nocomment.
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dad-isms:

Everyone wants to know how to be successful, but for some reason, the advice or steps never seen to resonate…so what does an unsuccessful person look like?

1. They go to bed late and sleep late.

2. They don’t like ‘to do’ lists.

3. They give the bare minimum at work believing (falsely) that…

True, thanks dad.

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(Source: beeishappy)

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latimes:

Up, up and away: A state report projects that California’s population will increase by 39% by 2060, and become increasingly diverse with Latinos anticipated to comprise of nearly half of the state’s population.

So if you thought the traffic was bad now, just imagine how it’ll be with 52.7 million total residents in just 47 years. Cross your fingers that flying cars are invented by then to ease congestion.

Read more about the report, or tackle the study in its entirety here.

Good grief

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Q: What would you do with a man who refuses to use a deodorant, seldom bathes, and doesn’t even own a toothbrush?

A: Absolutely nothing.

Pauline Friedman Phillips, aka Abigail Van Buren who wrote the Dear Abby advice column from 1956 to 2002. Phillips died Wednesday at 94.  (via latimes)
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dad-isms:

Was 2011 better than 2012 (honestly)?

Do you think 2013 will be better than 2012?

Of course, no one goes into a New Year believing they will be worse off than the year before and fewer would admit to sabotaging their lives on purpose, but how do some people seemingly get better with age while…

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latimes:

When a Belgian malinois named Cora returned from a deployment as a bomb-detecting dog in Iraq, there wasn’t yet a name for the condition that left her startled by loud noises, growling often and acting aggressively toward other dogs. Now, it’s known as canine PTSD, and military dog specialists are learning how to effectively treat it.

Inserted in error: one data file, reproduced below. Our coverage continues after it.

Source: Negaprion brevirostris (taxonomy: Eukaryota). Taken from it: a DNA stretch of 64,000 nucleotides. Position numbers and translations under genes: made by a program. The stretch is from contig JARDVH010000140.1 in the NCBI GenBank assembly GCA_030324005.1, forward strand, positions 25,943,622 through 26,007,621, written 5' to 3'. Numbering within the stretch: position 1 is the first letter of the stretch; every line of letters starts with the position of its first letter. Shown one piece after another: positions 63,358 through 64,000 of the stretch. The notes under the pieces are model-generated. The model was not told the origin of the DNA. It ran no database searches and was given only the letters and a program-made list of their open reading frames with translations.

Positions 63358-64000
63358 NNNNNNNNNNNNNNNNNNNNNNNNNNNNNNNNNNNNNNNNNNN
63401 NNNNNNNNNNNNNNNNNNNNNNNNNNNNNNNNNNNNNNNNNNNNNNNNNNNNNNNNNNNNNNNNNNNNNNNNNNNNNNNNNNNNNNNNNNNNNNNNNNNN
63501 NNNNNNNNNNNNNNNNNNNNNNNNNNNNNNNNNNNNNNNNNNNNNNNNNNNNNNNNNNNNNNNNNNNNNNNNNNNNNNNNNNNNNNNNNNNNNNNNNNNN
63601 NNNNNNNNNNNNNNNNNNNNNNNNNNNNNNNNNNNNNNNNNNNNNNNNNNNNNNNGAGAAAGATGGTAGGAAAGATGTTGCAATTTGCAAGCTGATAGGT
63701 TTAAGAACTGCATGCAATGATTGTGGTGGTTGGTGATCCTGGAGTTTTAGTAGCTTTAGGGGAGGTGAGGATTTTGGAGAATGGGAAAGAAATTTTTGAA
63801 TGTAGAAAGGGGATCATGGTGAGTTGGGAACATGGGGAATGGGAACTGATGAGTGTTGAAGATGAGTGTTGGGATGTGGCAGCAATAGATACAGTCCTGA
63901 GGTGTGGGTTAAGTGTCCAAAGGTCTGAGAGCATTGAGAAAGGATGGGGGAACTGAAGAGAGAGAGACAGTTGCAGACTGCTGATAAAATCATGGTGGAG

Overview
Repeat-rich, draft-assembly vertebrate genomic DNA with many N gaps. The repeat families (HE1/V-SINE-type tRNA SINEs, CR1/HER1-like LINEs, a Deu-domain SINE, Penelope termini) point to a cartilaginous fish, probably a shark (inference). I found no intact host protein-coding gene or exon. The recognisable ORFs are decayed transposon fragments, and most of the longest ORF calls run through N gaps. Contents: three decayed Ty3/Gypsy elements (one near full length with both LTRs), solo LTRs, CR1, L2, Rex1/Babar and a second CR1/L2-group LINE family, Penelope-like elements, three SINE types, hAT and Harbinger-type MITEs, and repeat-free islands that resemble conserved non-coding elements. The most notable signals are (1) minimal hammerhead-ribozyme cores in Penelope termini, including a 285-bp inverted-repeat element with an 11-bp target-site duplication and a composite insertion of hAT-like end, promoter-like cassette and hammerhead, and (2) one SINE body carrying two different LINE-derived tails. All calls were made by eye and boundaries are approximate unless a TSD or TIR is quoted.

Walter Burghardt Jr., chief of behavioral medicine and military working-dog studies at [Lackland Air Force Base in San Antonio], estimates that at least 10% of the hundreds of dogs sent to Iraq and Afghanistan to protect U.S. troops have developed canine PTSD.

Successful treatment can include conditioning a dog to sources of stress, retraining and the use of anti-anxiety medication. Burghart estimates that about half of military dogs with canine PTSD and related problems are retired, but many return to military work or related fields. 
Photo: Cora with Marine Cpl. Drew Daniel Adams. Credit: Tony Perry / Los Angeles Times

Poor puppies :-(

latimes:

When a Belgian malinois named Cora returned from a deployment as a bomb-detecting dog in Iraq, there wasn’t yet a name for the condition that left her startled by loud noises, growling often and acting aggressively toward other dogs. Now, it’s known as canine PTSD, and military dog specialists are learning how to effectively treat it. 

Walter Burghardt Jr., chief of behavioral medicine and military working-dog studies at [Lackland Air Force Base in San Antonio], estimates that at least 10% of the hundreds of dogs sent to Iraq and Afghanistan to protect U.S. troops have developed canine PTSD.

Successful treatment can include conditioning a dog to sources of stress, retraining and the use of anti-anxiety medication. Burghart estimates that about half of military dogs with canine PTSD and related problems are retired, but many return to military work or related fields. 

Photo: Cora with Marine Cpl. Drew Daniel Adams. Credit: Tony Perry / Los Angeles Times

Poor puppies :-(

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Yikes

Yikes

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